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PostPosted: Wed May 20, 2009 9:04 am 
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I found myself trying to do this a couple of weeks ago. Here are my results:
F/4.5, 30 secs, ISO 800 18 mm
Image
F/3.5 30 secs ISO 200 18 mm
Image

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PostPosted: Wed May 20, 2009 4:22 pm 
love the colours is that natural ?

how much photoshop?


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PostPosted: Wed May 20, 2009 5:06 pm 
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Just some whitebalance shifting. The light pollution of my town gave me the nice red glow :)

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PostPosted: Tue Nov 03, 2009 10:48 pm 
I've been doing a little reading and read through this entire thread. My question is, what's the difference in ISO setting? What's the difference between ISO 100 Vs. 1600? (I'm using a Canon Rebel XS, so that's as high as mine goes). Also, What about the function Long Exposure Noise Reduction? I noticed that the photos in this thread were mostly ISO 800 and higher, but how come on this thread http://www.cameralabs.com/forum/viewtopic.php?t=17875 ISO is around 100?

No matter how much I read, I can never seem to understand 100% how ISO works.


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PostPosted: Wed Nov 04, 2009 1:17 am 
As far as I'm aware, ISO setting is simply the gain used when converting the information from the CCD/CMOS chip to a digital RAW file. The more the pixels are amplified (more gain), the brighter the image will be. Of course the noise will be amplified as well.

For the moon shots you saw in the thread you linked ISO 100 was sufficient as the moon is a much brighter target than you might think, especially trough a telescope. For nebula an ISO setting of 800 to 1200 seems to be about optimal.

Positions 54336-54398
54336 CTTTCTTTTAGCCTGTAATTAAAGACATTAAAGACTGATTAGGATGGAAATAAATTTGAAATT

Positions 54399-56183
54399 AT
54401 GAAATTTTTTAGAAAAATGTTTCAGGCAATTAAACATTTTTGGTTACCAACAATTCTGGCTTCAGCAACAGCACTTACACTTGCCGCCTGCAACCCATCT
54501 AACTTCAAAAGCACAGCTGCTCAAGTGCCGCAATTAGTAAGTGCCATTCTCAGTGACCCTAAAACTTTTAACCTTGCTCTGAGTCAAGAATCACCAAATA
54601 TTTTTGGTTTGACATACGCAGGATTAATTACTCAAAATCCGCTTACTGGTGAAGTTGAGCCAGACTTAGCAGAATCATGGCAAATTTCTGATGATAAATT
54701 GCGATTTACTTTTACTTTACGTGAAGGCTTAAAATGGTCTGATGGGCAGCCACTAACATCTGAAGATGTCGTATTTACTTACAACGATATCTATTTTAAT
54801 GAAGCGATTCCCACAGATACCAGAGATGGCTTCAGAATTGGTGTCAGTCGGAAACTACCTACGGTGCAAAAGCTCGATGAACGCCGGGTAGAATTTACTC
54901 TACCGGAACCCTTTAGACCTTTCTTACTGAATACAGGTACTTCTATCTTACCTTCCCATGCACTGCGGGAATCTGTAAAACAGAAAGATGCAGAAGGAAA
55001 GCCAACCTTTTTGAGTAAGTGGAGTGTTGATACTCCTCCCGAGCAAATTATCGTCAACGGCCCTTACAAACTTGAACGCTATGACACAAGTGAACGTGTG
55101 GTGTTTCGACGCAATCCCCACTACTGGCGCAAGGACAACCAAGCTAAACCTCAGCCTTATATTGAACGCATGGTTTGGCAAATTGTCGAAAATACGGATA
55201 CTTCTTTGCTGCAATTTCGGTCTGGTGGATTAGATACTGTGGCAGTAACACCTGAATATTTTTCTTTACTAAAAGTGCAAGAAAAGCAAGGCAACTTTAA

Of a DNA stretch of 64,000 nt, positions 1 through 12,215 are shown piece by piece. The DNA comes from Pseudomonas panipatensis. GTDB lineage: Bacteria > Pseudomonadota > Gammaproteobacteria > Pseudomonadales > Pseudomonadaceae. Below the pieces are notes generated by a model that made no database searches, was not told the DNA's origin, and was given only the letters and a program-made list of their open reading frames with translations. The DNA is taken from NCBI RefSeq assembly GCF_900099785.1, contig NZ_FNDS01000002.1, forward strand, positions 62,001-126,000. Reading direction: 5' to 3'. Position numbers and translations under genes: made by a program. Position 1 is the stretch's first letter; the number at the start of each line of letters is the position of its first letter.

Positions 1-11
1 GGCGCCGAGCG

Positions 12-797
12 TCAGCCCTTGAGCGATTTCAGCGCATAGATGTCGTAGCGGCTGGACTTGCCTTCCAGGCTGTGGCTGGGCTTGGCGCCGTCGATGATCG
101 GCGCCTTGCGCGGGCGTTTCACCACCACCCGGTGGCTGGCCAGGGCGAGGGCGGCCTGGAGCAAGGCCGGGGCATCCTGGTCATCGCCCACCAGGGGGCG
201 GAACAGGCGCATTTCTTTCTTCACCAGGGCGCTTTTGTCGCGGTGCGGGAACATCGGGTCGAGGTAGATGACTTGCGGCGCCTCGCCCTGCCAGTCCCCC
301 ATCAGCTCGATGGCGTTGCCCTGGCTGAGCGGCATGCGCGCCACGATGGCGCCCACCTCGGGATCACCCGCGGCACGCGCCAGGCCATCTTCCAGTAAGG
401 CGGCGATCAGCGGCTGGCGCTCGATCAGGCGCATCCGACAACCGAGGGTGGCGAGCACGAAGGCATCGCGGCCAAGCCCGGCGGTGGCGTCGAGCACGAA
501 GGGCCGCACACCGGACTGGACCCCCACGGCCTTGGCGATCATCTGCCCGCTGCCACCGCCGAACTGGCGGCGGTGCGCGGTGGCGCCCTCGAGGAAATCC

The one thing I myself am not entirely sure about is what the ISO speeds themselves mean. They appear to be a relic from the analog age, this means the ISO speed for one chip is the same for another chip. But to do this you would need to use different actual gain values to achieve the same ISO speed. A 15 megapixel full frame sensor will have relatively large pixels, making it quite sensitive already meaning no need for a very high gain to achieve the same ISO speed. Somebody else will have to confirm this last paragraph though...

"Long Exposure Noise Reduction" is most likely a post-processing algorithm inside a digital camera that can be turned on or off. Like all post-processing this can be done after taking the picture on your computer assuming you have the RAW file.


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PostPosted: Wed Nov 04, 2009 4:13 am 
Zoeff wrote:
As far as I'm aware, ISO setting is simply the gain used when converting the information from the CCD/CMOS chip to a digital RAW file. The more the pixels are amplified (more gain), the brighter the image will be. Of course the noise will be amplified as well.

For the moon shots you saw in the thread you linked ISO 100 was sufficient as the moon is a much brighter target than you might think, especially trough a telescope. For nebula an ISO setting of 800 to 1200 seems to be about optimal.